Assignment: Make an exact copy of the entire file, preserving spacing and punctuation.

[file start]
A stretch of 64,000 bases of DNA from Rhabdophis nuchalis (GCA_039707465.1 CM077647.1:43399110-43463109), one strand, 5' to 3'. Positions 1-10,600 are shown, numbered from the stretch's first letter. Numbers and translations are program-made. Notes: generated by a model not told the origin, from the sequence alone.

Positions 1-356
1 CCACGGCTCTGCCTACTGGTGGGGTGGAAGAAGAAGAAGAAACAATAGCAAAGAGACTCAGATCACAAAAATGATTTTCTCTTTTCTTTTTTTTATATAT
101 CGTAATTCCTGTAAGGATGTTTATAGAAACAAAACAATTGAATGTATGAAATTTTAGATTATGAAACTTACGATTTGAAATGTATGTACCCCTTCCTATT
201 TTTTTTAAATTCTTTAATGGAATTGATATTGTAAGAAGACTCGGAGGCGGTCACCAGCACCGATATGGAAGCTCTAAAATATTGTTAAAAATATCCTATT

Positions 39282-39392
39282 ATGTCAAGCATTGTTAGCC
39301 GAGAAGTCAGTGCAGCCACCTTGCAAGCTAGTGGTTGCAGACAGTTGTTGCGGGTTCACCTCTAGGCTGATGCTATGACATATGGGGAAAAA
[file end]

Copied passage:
A stretch of 64,000 bases of DNA from Rhabdophis nuchalis (GCA_039707465.1 CM077647.1:43399110-43463109), one strand, 5' to 3'. Positions 1-10,600 are shown, numbered from the stretch's first letter. Numbers and translations are program-made. Notes: generated by a model not told the origin, from the sequence alone.

Positions 1-356
1 CCACGGCTCTGCCTACTGGTGGGGTGGAAGAAGAAGAAGAAACAATAGCAAAGAGACTCAGATCACAAAAATGATTTTCTCTTTTCTTTTTTTTATATAT
101 CGTAATTCCTGTAAGGATGTTTATAGAAACAAAACAATTGAATGTATGAAATTTTAGATTATGAAACTTACGATTTGAAATGTATGTACCCCTTCCTATT
201 TTTTTTAAATTCTTTAATGGAATTGATATTGTAAGAAGACTCGGAGGCGGTCACCAGCACCGATATGGAAGCTCTAAAATATTGTTAAAAATATCCTATT

Positions 39282-39392
39282 ATGTCAAGCATTGTTAGCC
39301 GAGAAGTCAGTGCAGCCACCTTGCAAGCTAGTGGTTGCAGACAGTTGTTGCGGGTTCACCTCTAGGCTGATGCTATGACATATGGGGAAAAA